General 3-3-2004

Dance Review: Open Water, a Voyage to Remember

Lightsey Darst reviews the Dylan Skybrook Company's "Open Water" at the Red Eye Theater. Shows are February 28-29 and March 4-5.

From "Open Water"
Skybrook with baby

We begin as children. A man tries to re-enact his childhood; he carries
himself tenderly, throws himself away, then cradles himself in his arms.

We deny our childhood; dressed in suits, men and women pose as stable adults,
when in reality they’re seasick from the motion of their lives, apt to slip or crumble. Our parents occupy our eyes long after they’ve left the stage; we copy their fights and embraces, and carry their angers with us for years.
From them we learn how to move. We remain children, still craving satisfaction and searching each other for it; we clutch at falling images of the past. Sometimes we reach an understanding, not free of the past but able
to shift it, carry it, dance with it; naturals, we swim in the open water.

This is the emotional ground of Dylan Skybrook Company’s latest
performance, and it’s a fertile zone. The performance doesn’t change how we
think about childhood and families, but it opens the subject–a subject that gets
less time on stage than romantic love and adult relationships. This performance shows that modern dance is an ideal instrument for exploring the family drama.

Skybrook is
especially good at shifting focus: a woman shakes in her anxiety, alone on
stage, with the audience allowed inside her mind; then a father shows a son
how to move, and it’s a scene we might spy on from across the street; one
dancer comes forward and narrates, while the others enact Hollywood-sized
romances we see through her eyes. The performance consists of
ten or so separate dances, each arising from a different situation.

Acting, rather than dancing, carries the theme. Skybrook has collected six
good actors (especially Sarah Gordon, with her commanding, generous
presence); but considering that they’re even better dancers, it’s a shame
they can’t dance their parts throughout. The speeches aren’t worth the cheat
of having dancers tell you what they are dancing about. The least defined
scenes, in which Skybrook trusts gesture and movement, work best: a woman
(Sarah Gordon) teeters, trying to smooth her belly away, and the motion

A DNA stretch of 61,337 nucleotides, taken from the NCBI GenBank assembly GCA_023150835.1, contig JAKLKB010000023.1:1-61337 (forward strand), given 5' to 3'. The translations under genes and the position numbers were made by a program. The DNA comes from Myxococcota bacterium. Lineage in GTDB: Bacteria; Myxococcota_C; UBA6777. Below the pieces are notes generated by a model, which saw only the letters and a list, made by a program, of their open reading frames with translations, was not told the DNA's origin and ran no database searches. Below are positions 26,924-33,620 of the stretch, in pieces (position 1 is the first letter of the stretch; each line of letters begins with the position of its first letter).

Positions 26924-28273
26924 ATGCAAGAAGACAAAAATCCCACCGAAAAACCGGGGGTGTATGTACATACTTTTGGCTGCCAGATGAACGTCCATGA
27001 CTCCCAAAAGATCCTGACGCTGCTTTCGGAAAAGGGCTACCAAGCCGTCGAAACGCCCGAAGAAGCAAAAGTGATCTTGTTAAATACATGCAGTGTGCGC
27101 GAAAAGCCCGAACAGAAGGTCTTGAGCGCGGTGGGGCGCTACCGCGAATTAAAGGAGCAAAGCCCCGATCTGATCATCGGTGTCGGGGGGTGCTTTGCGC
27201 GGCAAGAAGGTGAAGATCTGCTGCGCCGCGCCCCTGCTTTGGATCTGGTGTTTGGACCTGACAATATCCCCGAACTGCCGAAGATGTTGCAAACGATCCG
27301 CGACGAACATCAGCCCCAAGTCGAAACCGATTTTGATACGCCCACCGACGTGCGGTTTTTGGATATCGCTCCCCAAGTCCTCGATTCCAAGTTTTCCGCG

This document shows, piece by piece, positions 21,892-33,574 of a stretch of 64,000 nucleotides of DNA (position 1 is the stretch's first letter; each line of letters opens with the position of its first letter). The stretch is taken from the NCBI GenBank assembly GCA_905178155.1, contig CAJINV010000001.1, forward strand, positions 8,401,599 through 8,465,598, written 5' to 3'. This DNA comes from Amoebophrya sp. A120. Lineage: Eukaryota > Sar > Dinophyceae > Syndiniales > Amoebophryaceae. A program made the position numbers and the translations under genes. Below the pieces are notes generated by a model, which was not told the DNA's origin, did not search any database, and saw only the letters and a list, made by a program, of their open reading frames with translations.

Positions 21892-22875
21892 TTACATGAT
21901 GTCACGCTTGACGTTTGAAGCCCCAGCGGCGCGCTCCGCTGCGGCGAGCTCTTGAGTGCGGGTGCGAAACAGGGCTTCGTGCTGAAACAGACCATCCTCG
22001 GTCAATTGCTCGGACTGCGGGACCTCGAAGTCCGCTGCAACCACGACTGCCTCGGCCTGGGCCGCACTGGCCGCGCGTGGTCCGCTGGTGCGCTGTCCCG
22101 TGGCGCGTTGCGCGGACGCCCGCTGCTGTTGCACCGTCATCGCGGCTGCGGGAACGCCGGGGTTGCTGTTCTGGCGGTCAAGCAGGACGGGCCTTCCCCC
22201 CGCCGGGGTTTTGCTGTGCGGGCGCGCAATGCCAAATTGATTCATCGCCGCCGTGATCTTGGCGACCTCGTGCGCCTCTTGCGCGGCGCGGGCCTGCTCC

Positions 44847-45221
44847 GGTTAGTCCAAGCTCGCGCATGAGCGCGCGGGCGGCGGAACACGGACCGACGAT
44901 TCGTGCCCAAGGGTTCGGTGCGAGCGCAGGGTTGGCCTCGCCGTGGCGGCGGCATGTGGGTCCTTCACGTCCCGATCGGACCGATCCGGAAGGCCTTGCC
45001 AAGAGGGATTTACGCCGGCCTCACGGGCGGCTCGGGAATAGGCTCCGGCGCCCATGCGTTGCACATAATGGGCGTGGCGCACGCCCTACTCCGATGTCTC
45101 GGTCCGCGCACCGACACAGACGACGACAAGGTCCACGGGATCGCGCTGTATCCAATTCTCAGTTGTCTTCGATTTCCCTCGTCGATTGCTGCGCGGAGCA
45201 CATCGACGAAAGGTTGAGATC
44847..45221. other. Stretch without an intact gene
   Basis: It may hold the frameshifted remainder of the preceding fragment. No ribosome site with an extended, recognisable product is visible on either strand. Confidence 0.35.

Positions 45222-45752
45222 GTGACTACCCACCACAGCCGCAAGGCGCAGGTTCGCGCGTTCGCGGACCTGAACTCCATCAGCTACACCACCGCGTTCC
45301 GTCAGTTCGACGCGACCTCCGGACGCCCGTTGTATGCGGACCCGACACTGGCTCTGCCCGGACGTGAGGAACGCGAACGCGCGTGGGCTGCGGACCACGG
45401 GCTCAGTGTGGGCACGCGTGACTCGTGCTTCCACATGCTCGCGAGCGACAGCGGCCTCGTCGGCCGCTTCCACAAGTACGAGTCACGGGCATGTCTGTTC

ripples outward and ends without resolution; businessmen and women try to
maintain equilibrium, but parts of their bodies spasm, give them away. It’s
not clear what the father is teaching the son (Greg Waletski and Jesse
Walker)– “how to fight, how to speak, how to ‘be a man’ “–only that the son
wants to learn, to please his father. Dance doesn’t deal in specifics, but
in states, moods, being; dance is most successful and moving when it
explores common experience through new forms.

The choreography sometimes feels lacking, as if a dimension’s lost. This missing
dimension shifts–dancers don’t move between the front and back of the stage;
dancers move in straight lines rather than arcs; the choreography is
oriented to the front of the house; dancers don’t touch; the dancers aren’t
pushed to their limits. Skybrook can close each of these gaps, but he rarely
closes them all at once. When he does, the movement fascinates, hooks us the
same way a good pop song does. In fact, the performance is set to pop music
(White Stripes, Nirvana), and Skybrook’s choreography embodies the music: he
hits beats and floats refrains in a shameless and utterly satisfying way that’s rare in modern dance.

Is it time to talk about Megan Flood? Or has everyone already done that?
Her torso is a noble horse’s neck, bending, arching, cut from wind. Her
jumps and balances go beyond hangtime: she’s a cat, nearly but not quite still in the air, and then she lands. There’s a suspension that’s not suspension, an afterimage, as if her body were lit. Go and see her leap; you‚ll be addicted.

Sarah Gordon is also impressive here. Her feet, legs, and hips make pure and strong lines; she bends the air of the stage around
her body. Watching these dancers, and the other members of the company, I’m
reminded of what dance can do: you’re filled, you don’t know how, with an
emotion that doesn’t have a name, that arises from the body, original, uncut
by words.

Despite its flaws, this is an intensely satisfying performance. The final
dance telegraphs its breakthrough, its new peace, by having the dancers
change to all-white, drifty linen costumes (the work of Sarah Gordon) and
pass around café glasses full of freshly Brita-filtered water, but I’m
willing to go along with the manipulation. With the engaging theme, shifting
stories, the use of music, and excellent dancing, Skybrook sends his
audience away smiling. Perhaps his next work will show a deeper interaction
between theme and movement; it will certainly be worth seeing.